Capital Punishment Botches
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Capital Punishment Botches

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Shows the history of electrocution in the U.S., particularly the botched executions.

Shows the history of electrocution in the U.S., particularly the botched executions.

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  • 1. Capital Punishment botches
  • 2. Capital Punishment Botches
  • 3. “ Old Sparky” Cruel and Unusual? Sing Sing Chair – 613 Executions Other nicknames in the 25 states that used it were: Sizzling Sally , Old Smokey , Grusome Gertie, & Y ellow M amma (AL)
  • 4. “ Old Sparky” – electric chair
    • More then 4,460 men & 26 women have gone to the “hot seat”
    • since its introduction in 1890 , and the history of electrocution is
    • dotted with ghoulish and bizarre incidents . The prisoner enters
    • a death chamber and is strapped into an electric chair. Metal
    • plates, called electrodes , are attached to the crown of the
    • prisoner’s head and to the calf of one leg. An electric current
    • passes from one electrode to another thru the prisoner’s body.
    • The current should produce immediate loss of consciousness
    • and almost immediate death. Medical experts
    • believe the person feels no pain (painless). In
    • 1890 , New York became the first state to
    • electrocute a criminal. Texas is one of 37 states
    • allowing capital punishment [ drug injections ].
    NY had 695 executions including 9 women. Texas had 361 electrocutions.
  • 5.
    • Some would say electrocution is cruel and unusual . Evidence
    • seems to show that we have yet to find a humane method of
    • execution. The authors of the Constitution were fearful of certain
    • Barbaric punishments such as tarring and feathering and
    • whipping that had occurred during the colonial era. After years of
    • hanging convicted criminals by rope, in 1890, New York introduced
    • the electric chair to the U.S., hoping that it would “be more
    • humane than hanging.” After viewing a number of hangings, including
    • that of a woman who slowly strangled to death , NY decided
    • the noose had to go . To get support for electrocution, Harold
    • Brown went around the country demonstrating the system’s
    • death dealing potential. He electrocuted stray dogs and cats
    • & even horses . He even electrocuted an orangutan , although
    • the orangutan caught fire . No problem , a human being
    • wasn’t covered with hair . The electric chair was born .
    “ Old Sparky” in Texas fried 361 between 1924-64
  • 6. William Kemmler – 1890 - first electric chair victim who killed his mistress with a hatchet.
    • Kemmler’s execution was not a happy one . A first jolt of 17 seconds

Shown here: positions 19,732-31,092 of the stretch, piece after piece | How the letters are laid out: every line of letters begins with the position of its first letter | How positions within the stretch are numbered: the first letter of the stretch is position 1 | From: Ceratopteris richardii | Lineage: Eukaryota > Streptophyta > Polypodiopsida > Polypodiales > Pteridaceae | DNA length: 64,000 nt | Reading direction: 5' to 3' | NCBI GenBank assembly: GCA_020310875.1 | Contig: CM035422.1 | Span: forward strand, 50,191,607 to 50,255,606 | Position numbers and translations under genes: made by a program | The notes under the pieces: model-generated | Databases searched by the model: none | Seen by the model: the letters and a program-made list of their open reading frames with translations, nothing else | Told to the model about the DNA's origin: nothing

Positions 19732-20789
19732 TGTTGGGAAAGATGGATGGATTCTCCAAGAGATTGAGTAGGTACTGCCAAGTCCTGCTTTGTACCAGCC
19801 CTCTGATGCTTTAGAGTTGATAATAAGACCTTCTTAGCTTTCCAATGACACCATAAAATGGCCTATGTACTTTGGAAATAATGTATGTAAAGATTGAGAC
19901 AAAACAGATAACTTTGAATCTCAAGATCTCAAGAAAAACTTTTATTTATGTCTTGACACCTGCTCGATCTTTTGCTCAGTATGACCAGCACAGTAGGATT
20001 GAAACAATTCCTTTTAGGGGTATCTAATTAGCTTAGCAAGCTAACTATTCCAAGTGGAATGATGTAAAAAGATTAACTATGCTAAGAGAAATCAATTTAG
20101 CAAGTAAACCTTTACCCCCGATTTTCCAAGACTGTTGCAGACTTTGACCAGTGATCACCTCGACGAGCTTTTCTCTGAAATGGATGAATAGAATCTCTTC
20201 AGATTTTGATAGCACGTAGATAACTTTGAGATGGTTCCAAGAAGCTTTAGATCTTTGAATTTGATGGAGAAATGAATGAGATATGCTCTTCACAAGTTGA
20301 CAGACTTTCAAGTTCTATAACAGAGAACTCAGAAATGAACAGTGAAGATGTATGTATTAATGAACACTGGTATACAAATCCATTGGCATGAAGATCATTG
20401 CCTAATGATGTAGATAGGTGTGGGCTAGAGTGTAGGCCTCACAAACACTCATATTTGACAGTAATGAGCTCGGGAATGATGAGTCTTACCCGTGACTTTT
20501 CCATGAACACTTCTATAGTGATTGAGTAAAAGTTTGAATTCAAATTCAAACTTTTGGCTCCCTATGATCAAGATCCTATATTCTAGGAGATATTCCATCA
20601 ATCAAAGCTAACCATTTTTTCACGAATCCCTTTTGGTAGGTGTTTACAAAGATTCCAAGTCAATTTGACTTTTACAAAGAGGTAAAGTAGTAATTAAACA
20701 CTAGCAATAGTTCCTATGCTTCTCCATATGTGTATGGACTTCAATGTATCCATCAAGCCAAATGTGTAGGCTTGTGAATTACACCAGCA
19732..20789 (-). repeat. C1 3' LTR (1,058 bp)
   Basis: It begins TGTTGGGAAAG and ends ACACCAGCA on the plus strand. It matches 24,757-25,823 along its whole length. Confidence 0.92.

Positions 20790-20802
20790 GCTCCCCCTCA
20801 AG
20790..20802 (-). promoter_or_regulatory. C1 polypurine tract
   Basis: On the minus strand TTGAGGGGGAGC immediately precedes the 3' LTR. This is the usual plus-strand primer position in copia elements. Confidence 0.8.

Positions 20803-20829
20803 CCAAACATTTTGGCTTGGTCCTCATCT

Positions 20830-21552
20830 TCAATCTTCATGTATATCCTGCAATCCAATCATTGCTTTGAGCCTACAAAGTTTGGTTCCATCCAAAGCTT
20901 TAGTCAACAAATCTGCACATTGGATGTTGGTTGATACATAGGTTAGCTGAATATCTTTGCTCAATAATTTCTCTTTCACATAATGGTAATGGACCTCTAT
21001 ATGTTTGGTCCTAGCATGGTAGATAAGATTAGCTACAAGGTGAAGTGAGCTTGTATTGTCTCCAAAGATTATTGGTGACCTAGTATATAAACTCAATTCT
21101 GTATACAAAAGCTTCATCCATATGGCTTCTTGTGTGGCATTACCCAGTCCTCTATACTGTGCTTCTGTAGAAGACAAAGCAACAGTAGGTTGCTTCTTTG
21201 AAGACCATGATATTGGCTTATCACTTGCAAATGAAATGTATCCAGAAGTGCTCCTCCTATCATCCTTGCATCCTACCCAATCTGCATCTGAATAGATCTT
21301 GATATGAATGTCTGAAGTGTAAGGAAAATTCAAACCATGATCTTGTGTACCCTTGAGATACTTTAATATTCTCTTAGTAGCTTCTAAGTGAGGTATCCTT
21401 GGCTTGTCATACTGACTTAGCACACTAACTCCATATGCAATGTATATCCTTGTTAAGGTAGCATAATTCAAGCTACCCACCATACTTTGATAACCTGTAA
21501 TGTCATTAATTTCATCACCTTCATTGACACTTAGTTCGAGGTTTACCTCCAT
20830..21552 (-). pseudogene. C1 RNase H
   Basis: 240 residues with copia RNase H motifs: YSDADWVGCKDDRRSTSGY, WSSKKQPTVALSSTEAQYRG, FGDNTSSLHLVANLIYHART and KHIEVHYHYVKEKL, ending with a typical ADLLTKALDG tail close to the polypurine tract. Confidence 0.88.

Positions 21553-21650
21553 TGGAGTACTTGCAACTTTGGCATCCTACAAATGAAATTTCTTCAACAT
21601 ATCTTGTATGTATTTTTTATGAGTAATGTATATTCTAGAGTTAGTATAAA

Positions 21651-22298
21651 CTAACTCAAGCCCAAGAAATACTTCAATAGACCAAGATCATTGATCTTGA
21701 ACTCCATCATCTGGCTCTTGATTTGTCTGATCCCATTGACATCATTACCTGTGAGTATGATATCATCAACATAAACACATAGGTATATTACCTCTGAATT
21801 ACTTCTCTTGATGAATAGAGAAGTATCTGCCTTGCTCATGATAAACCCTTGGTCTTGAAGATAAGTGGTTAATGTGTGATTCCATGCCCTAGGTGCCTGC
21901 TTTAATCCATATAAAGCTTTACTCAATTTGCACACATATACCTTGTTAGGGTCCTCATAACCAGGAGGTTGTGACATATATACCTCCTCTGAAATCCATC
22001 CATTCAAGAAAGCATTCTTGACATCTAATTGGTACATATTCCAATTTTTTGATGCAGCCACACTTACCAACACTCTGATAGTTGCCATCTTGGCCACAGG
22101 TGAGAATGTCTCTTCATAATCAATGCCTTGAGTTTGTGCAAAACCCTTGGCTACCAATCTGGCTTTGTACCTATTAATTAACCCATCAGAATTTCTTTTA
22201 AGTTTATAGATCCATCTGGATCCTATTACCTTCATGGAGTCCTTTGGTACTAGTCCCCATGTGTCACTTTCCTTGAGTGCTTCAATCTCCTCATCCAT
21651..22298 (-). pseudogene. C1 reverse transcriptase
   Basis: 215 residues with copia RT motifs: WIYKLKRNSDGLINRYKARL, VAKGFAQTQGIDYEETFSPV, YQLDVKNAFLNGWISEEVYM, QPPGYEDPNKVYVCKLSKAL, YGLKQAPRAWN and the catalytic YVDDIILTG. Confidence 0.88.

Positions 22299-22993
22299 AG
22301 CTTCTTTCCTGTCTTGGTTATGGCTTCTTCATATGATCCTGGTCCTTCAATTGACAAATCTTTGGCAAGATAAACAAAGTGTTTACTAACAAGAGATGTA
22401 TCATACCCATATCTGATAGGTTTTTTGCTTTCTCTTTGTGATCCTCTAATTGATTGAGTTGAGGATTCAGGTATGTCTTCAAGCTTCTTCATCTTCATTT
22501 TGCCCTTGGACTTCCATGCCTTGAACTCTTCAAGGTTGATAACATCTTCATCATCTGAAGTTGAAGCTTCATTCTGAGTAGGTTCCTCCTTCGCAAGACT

• failed to kill him and shocked doctors watched Kemmler’s breast
    • heave and his heart resume beating . Panic ensued in the execution
    • chamber and finally the current was turned on again for another 70
    • seconds at 1,300 volts . Some of the witnesses fainted and another
    • retched and bolted from the room. Finally, Kemmler was good and dead .
    • However, the flesh on his back was badly burned and his muscles
    • carbonized . When his body was autopsied, a witness described his flesh
    • as well cooked beef . As time passed, executioners learned to watch the
    • condemned person’s hands . When they turn pink , other parts of the body,
    • nearer to the source of the electrical charge, are far darker and closer to
    • being burned . “Over-burning” still occurred. It has been argued that
    • electrocution causes no pain and almost instant unconsciousness,
    • if not actual death. Evidence indicates that while electric current destroys
    • human tissue in its path, it fails to destroy vital organs , thus causing tremendous
    • pain . Also, different people react in different manners to electric currents.
  • 7. The “Usual Electric Chair”
    • The usual chair had two legs in back and a heavier single leg in front ,
    • all bolted to the floor. T he extra-wide arms are fitted with straps to hold
    • the arms of the victim rigid. Other straps go around his chest and
    • abdomen. The wiring around the chair is covered with rubber matting.
    • Ideally, an electrocution is a 3-minute drill , with the prisoner strapped
    • into the chair quickly. Inexperienced guards practice with the straps in advance to
    • avoid fumbling delays. A tight mask is placed over the prisoners’ face to hide the
    • facial contortions when the “juice” is turned on. The mask is especially tight
    • around the eyes to keep them from popping out of their sockets.
    • There are no long goodbyes or last statements . And the lights never dim in the
    • rest of the prison, because the chair is always powered by a separate source.
    • Hollywood prefers the light-dimming routine because it gives a scriptwriter an
    • opportunity to stage a prisoner protest or achieve special dramatic effect.
    • The executioner throws a switch and the raging current pitches the victim
    • against the binding with terrible force . His hair stands up and his flesh turns the
    • color of beets . If the executioner fails to flip the switch when the prisoner’s lungs